6. Minneapolis, Minnesota

Anthony Bourdain recently cited Minneapolis as a city with good food and great chefs during a Reddit AMA, and we have the data to back him up. Minneapolis has the sixth-most restaurants per resident (36 per 10,000 residents) and the 17th-most total restaurants at 1,450. Minneapolis also has the highest number of CSA and farmers’ markets per 100,000 residents.

7. Denver, Colorado

Denver is famous for its Rocky Mountain oysters. The Mile High City has over 1,400 restaurants so there’s probably fierce competition for who serves the best ones. Game meat, like elk and venison, is also popular here. Denver is famous for having the largest Cinco de Mayo parade in the country, so it makes sense that good Mexican food is readily available. It also has the third-highest ratio of sit-down restaurants to fast food places in the top 10.

Related Article: 19 Things You Need to Know Before Moving to Denver

8. Tucson, Arizona

In 2015, UNESCO named Tucson a Captial of Gastronomy. To date, it’s the only city in the United States to be bestowed with this honor. Tucson has the 14th-highest ratio of people working the food industry and the 12th-highest rate of CSA and farmers’ markets in the study, to go along with the recognition from UNESCO.

9. Honolulu, Hawaii

Being located on a tropical island, Honolulu is one of the best places in the country to get fresh fruits and fresh seafood. Honolulu has six CSA and farmers’ markets per 100,000 residents, the second-highest rate in the top 10. Headed to Honolulu? Don’t miss trying poke, a mainstay in Hawaiian cuisine that’s recently hit it big on the mainland. If you’re not familiar with the dish, it’s a raw fish salad that’s typically served as an appetizer.

10. New Orleans, Louisiana

New Orleans rounds out the best cities for foodies. It has a rich history of bringing together different culinary traditions to create something unique. Gumbo, jambalaya, po’ boys and beignets are all examples of delicious dishes that are plentiful in the Big Easy. New Orleans has the third-highest percentage of people working in the food industry. According to Census data, 9.8% of New Orleans workers are employed in the food industry is some capacity, from head chef to waiter.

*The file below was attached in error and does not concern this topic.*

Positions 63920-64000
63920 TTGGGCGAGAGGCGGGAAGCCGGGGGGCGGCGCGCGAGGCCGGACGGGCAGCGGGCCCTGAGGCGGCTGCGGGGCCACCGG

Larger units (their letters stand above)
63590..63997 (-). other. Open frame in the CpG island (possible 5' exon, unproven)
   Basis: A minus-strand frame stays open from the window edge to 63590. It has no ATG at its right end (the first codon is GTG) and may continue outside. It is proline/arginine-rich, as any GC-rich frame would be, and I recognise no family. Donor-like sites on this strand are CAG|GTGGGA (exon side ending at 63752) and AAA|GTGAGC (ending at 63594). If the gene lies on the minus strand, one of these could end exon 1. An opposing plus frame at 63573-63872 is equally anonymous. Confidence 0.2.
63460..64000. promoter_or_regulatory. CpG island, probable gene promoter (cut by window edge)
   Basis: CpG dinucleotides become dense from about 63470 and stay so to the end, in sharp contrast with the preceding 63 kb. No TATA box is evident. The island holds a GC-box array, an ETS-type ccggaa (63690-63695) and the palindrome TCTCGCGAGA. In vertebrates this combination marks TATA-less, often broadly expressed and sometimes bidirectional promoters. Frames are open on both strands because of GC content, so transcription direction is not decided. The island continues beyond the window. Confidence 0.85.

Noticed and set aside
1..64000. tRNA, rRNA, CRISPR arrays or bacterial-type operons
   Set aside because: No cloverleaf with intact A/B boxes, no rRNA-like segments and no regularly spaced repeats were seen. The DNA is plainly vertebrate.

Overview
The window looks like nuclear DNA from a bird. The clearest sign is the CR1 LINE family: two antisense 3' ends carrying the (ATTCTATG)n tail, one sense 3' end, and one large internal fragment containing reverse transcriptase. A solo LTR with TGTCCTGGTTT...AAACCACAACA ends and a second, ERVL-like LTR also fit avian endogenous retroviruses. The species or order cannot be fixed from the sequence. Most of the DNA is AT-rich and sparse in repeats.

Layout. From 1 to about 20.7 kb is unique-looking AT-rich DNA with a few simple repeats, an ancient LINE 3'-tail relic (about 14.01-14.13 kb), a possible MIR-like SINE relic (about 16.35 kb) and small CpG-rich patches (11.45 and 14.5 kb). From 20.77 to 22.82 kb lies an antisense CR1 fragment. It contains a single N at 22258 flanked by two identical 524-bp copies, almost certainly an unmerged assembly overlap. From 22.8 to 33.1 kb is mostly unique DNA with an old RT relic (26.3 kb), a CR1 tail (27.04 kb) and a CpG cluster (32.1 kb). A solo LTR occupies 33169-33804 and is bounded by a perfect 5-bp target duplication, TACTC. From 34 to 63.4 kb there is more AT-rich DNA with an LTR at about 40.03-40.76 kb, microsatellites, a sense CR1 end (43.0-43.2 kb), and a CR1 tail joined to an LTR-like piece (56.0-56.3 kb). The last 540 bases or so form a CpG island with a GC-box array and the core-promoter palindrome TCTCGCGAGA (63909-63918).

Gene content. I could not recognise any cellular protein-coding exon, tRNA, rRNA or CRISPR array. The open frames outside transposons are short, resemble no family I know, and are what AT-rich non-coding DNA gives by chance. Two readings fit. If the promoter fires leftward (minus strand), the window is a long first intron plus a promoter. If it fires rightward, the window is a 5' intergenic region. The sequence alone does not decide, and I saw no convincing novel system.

The Best Cities for Foodies

Data and Methodology

In order to rank the best cities for foodies, we gathered data for the 100 largest cities in America. Specifically, we looked at data on these seven factors:

  • Total number of restaurants. Data comes from the U.S. Census Bureau’s 2014 Business Patterns Survey.
  • The ratio of full service restaurants to limited service restaurants. This shows how many sit-down restaurants there are compared to fast food restaurants. A higher number reflects a larger presence of full service restaurants. We considered this a positive for the purposes of this study. Data comes from the U.S. Census Bureau’s 2014 Business Patterns Survey.
  • The number of restaurants per 10,000 residents. The restaurant data comes from the U.S. Census Bureau’s 2014 Business Patterns Survey and the population data comes from the U.S. Census Bureau’s 2015 5-Year American Community Survey.
  • Total number of specialty grocery stores. This counts establishments like fish and seafood markets, fruit and vegetable markets, baked good and confectionery stores and nut stores. Data comes from the U.S. Census Bureau’s 2014 Business Patterns Survey.
  • The percent of all employees who work in the food preparation and service industry. This measures how much of the population works in the food industry, but also how important food is to the local economy. Data comes from the U.S. Census Bureau’s 2015 5-Year American Community Survey.
  • The number of community-supported agriculture and farmers’ markets per 100,000 residents. Data comes from the United States Department of Agriculture Marketing Service.
  • The price of a three-course meal for two at a mid-tier restaurant. Data comes from Numbeo.com.

We ranked each city across each of the seven factors. We gave double weighting to the ratio of full service restaurants to limited service restaurants and half weight to the percent of workers employed in the food industry and the price of a three-course meal for two. All other metrics received a full weighting. After ranking each city we averaged those rankings. The city with the highest average ranking received a score of 100 and the city with the lowest average ranking received a score of 0.

Questions about our study? Contact us at press@smartasset.com

Photo credit: iStock.com/PeopleImages

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Derek Miller Derek Miller studied economics at the University of Edinburgh and currently lives in Brooklyn, New York. As the data journalist for SmartAsset, he conducts and writes data-driven studies on a broad range of personal finance topics.